Coulter and Gillespie Square Off at Annual Founders Night Event

February 17, 2012

DENVER, CO – The crowd at the Independence Institute’s 27th Annual Founders’ Night mixed cocktails and rubbed ideological elbows Thursday evening as syndicated columnist and author Ann Coulter and editor Nick Gillespie offered their assessment of the long-standing question on the Right: Can fiscal and social conservatives get along?

In addition, Coulter and Gillespie propoounded on a wide variety of topics presented by the moderator, Jon Caldara, president of the Independence Institute. Drawing both admiration and occasionally scorn from the diverse audience due to their widely varying opinions, both could agree on the most important issue in the 2012 election cycle.

“I object to having this discussion at all when we’re facing financial Armageddon,” said Coulter in her opening remarks. “It’s silly to even talk about these things, whether it’s gay marriage or contraception.”

“The spending problem is not due to women, it’s not due to men, it’s due to humans, mostly politicians. It’s in the form of entitlements,” declared Gillespie.  He pointed to Medicare, Medicaid, and defense spending. “That’s what we need to be focusing on if we want to reduce the amount of government, the amount of borrowing, and hence the amount of future control over our lives via taxes and redistribution.”

The opening round of questions focused on foreign policy, and in particular, that of 12-term Texas Congressman and long-shot presidential hopeful Ron Paul, whose positions on the issue have polarized Republican primary voters.

Up first came the question of Iran.

“Just from a question of regional stability, our foreign policy in Iraq has done something very bad,” said Gillespie. “It has loosened up room for Iran to play around in a way that they weren’t able to when they were being bordered by Saddam Hussein.”

Gillespie rejected the isolationist label. “I do think we need to have a strong and able defense, and we do not have that,” Gillespie warned. “We have a military that is much bigger and much less mobile and much less powerful than if it was smaller and actually doing what it needed to do which is defend American interests and property, and not be the world’s police,” he concluded.

Coulter laid the rise of Iran at the feet of the President Barack Obama’s administration. “I think Iran has gotten stronger since Obama has been president,” Coulter responded.

While both agreed that America should not be the world’s police, Coulter defended President George W. Bush’s foreign policy after 9/11, citing the need for the war in Iraq.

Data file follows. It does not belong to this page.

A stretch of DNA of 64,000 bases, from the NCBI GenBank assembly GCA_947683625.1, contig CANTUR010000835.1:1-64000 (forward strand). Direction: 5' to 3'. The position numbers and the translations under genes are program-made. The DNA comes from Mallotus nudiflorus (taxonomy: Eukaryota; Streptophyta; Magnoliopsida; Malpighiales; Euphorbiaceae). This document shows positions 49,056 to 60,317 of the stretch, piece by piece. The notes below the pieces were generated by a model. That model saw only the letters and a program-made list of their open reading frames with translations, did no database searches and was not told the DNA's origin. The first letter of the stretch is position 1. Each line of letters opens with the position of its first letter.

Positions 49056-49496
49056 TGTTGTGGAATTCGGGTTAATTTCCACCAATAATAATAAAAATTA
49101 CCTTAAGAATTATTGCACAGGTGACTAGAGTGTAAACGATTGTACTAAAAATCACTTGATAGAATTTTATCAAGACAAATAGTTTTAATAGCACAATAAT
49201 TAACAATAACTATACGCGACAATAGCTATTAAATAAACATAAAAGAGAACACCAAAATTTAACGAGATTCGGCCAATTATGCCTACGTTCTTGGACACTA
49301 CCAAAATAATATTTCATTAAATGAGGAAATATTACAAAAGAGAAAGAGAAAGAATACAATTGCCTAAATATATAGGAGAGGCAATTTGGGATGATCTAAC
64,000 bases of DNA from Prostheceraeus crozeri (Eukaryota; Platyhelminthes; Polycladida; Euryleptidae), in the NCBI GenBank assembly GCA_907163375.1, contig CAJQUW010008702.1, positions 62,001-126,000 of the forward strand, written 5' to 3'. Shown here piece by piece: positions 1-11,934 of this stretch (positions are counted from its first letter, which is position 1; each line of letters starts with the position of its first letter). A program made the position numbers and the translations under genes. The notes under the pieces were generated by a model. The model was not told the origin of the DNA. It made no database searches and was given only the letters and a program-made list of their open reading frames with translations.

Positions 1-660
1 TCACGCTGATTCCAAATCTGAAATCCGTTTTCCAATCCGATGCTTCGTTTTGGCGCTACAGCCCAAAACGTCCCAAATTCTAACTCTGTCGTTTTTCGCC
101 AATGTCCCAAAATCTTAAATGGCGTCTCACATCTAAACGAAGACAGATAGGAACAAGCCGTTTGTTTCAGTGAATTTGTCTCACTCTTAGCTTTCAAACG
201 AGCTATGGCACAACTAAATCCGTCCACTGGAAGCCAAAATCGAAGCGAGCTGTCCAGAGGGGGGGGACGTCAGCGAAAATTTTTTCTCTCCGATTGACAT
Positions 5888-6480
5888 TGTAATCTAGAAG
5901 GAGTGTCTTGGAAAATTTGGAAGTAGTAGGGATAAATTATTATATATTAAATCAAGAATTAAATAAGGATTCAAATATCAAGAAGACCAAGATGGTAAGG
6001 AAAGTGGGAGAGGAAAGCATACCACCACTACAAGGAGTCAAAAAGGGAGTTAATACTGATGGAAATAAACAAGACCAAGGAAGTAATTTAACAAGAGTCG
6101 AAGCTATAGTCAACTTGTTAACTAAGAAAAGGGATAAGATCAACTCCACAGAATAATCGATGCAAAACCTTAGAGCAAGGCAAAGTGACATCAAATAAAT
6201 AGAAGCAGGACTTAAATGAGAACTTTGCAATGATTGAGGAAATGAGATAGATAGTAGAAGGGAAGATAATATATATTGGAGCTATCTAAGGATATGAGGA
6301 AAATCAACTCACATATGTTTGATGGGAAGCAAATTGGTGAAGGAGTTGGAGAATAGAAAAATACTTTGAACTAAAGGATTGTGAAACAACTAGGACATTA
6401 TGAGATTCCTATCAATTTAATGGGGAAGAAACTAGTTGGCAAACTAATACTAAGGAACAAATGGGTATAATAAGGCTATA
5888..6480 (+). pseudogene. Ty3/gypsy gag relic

“Republicans argue about how to deploy the military that will serve America’s national security interest. Democrats could not care less,” said Coulter, who attacked Democrats’ use of the military as a way for the party to demonstrate it could be “tough” on foreign policy. She cited President Lyndon Johnson’s Vietnam policies and Obama’s surge of troops in Afghanistan as evidence.

Coulter and Gillespie next tackled civil unions and gay marriage, one of the hot button social issues at both the national and local level. Colorado’s state Senate passed legislation supporting civil unions out of committee this week.

“I don’t think there is a difference,” Coulter argued when asked if civil unions and gay marriage remained substantially different. “Protecting gay rights is done by contracts,” said Coulter. She said she respected the collective wisdom of state referenda that have consistently shot down such legislation, favoring the “civilizing” effect of the institution of marriage. “Marriages should be protected.”

“The difference between same sex marriage and civil unions is what you pay the caterer,” quipped Gillespie. “Gay marriage is upon us and will continue in the future. The poll numbers are there. Gays are moving into a place of legal equality under the law. That is right and proper and good,” Gillespie maintained.

On the subject of electability, Coulter defended her support of Mitt Romney and her criticisms of the other remaining GOP candidates, particularly the surging Rick Santorum. “I like a lot of things about Santorum, I actually agree with him on most issues, but I think he will lose. I think he’s not our strongest candidate,” said Coulter.

Coulter, who has been a withering critic of Newt Gingrich, dismissed the former House Speaker’s chances. “That’ll be a 49-state landslide,” Coulter argued.

She pointed to the difficulty of removing incumbents as one reason to support Romney, noting that the only Republican to unseat a Democrat in the past century was Ronald Reagan’s defeat of President Jimmy Carter in 1980.

“I think he will be the Republican nominee,” said Gillespie, referring to Romney. He believes Romney needs to change course on tackling entitlement spending in order to garner more support from the limited government conservatives and libertarians who wish to rein in spending. “That isn’t going to wash,” argued Gillespie, if Romney refrains from targeting Medicare and Social Security.

The speakers differed on the impact of third parties in presidential elections. “Whoever wins this election, it’s not the Libertarians’ fault,” joked Gillespie, who quickly added the important caveat that voters should stay true to their principles. “If you can’t vote what you believe in the privacy of the ballot, move to Russia.”

“No one is saying you can’t vote what you believe. This country is going to be Russia if you don’t get rid of Obama,” Coulter countered.

American Furniture Warehouse founder Jake Jabs was honored with the organization’s D’Evelyn Award.

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